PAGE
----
Friday, 27 November 2009

The Fishing Tradition

While the novels of Lowlander Scott were responsible
for popularizing the historical romance of be-tartaned
Highlanders, the  Gaelic-speakers of the North had
moved on from previous  jacobite aspirations. In many
areas bankrupt clan chieftains had sold their lands.
In others, they had turned to sheep—rearing. The
resulting Clearances in the nineteenth century marked the end of
the communal clan system where the produce of land and sea had
been a common asset. The system of grazing domestic animals on
the hills during the summer became less and less practical, and
salmon, deer and grouse became sport for the new landowners.

While in the remoter areas of the Highlands and Islands sea
Fishing continued to be an important part of the peasant-crofters
economy, from the 1840s to the 1880s the fishing industry on the
East Coast was particularly prosperous. Three men would work
in one yawl. Sailing to the fishing grounds, they took with them a
keg of water and enough oatcakes and cheese in their 'pocken mor'
(canvas bag with a drawstring) to keep them going for
twenty—four hours. The  baited line was cast and left
for half an hour before being pulled in, hopefully
full of cod, haddock, mackerel, whiting,cuddies
(young coalfish), soles, flounders, skate and dogfish.
As one man rowed another pulled in the line while a
third removed the fish as they came into the boat.

Back on the shore, the catch was laid out on the beach
and the three men distributed piles of fish evenly
between them. Their wives took on the job of
packing the fish into creels which they then
put onto their backs to go off
selling around the country.



Not all the fish, however, was sold fresh. Each fishwife was also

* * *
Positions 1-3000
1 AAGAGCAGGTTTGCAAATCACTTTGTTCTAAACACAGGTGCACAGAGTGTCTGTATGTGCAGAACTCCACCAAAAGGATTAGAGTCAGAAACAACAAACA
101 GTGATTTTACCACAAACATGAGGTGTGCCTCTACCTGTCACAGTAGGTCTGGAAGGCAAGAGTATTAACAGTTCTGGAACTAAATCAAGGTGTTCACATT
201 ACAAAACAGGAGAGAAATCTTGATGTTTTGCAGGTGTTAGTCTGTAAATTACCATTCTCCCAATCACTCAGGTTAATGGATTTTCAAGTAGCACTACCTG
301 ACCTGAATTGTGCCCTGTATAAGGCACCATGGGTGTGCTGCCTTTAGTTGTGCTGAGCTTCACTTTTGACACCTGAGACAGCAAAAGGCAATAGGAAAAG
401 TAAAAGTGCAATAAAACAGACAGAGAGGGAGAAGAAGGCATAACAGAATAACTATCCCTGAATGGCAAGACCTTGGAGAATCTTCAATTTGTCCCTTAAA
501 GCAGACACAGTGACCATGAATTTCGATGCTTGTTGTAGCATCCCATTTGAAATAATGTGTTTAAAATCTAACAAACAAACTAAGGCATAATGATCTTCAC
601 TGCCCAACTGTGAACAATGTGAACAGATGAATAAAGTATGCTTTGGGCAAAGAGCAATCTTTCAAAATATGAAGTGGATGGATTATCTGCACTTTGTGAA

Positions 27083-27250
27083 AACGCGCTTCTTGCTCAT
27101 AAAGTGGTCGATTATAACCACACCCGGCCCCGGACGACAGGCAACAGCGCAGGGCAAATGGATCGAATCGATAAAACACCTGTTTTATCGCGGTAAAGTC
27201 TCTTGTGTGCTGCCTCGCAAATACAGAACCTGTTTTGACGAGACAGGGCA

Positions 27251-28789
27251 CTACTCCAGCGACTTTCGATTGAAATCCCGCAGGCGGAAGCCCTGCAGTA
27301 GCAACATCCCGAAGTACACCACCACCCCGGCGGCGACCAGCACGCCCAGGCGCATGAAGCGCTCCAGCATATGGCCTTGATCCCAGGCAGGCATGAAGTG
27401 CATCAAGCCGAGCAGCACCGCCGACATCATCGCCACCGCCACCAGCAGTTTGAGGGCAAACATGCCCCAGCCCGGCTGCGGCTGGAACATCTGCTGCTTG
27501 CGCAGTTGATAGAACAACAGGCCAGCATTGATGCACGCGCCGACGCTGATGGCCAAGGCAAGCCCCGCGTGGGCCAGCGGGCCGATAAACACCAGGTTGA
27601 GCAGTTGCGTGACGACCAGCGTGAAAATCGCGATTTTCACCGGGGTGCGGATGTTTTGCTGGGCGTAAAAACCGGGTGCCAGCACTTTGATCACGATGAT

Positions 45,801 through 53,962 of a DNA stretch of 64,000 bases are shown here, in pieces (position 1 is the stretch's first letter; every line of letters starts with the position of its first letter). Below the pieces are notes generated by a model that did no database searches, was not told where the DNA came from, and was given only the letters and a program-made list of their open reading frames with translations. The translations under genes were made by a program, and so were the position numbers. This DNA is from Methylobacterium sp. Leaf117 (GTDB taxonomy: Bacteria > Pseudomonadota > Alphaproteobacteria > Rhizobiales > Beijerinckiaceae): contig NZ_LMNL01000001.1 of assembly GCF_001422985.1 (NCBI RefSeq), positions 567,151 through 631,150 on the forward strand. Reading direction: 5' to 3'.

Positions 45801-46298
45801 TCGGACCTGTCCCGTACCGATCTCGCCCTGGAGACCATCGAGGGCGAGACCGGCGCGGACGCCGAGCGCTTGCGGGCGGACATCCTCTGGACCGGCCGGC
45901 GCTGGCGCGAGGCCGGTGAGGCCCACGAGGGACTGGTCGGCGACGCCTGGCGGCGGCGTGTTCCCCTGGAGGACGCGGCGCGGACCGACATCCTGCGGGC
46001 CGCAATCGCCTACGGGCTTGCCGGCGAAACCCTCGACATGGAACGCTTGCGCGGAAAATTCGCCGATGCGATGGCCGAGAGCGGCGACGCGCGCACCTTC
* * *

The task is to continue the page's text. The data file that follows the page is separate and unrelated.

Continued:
an expert smoker, owning a wooden smoking shed with an
earthen floor and a hollow centre where the fire was laid. There
was no chimney, so as the fire burned, the shed filled with smoke.
Along with her collection of hard woods, she used fir cones to
make the cool smoke which preserved the fish. Firstly, however,
the fish had to be gutted, split and their heads removed. Haddock
was most commonly smoked by this method. Then they had to be
scrubbed clean of blood and put into a tub with salt to preserve
them. Finally they were hung up on spits and put into the
smoking shed. The process took the best part of the day. The fish-
wife smoked for two days of the week and for the other four, went
to the country selling fish. On Sunday she went to church.



This method of smoking fish by splitting open was common
practice in most East Coast fishing communities, eventually
taking its name Finnan (haddie) from the Aberdeenshire fishing
village of Findon, colloquially known as Finnan. Further south, a
‘closed’ unsplit cure also developed at Auchmithie, a small
fishing village just north of Arbroath. Here, the fish became
known as a Smokie, not smoked in a tall shed with cool smoke but
over a hotter fire in a half whisky barrel covered with layers of
hessian sacking.

Gutted and salted, a pair of fish, their tails tied together, were
hung over wooden rods. Layers of sacking were laid on top. The
smoking process took about forty minutes, which cooked the fish
to a coppery brown on the outside, flavouring the flesh with a
mild smokiness. Both finnans and smokies (which were later
smoked also in Arbroath and became known as Arbroath smokies)
joined the collection of wet fish in the fishwife’s creel.

No comments:

Post a Comment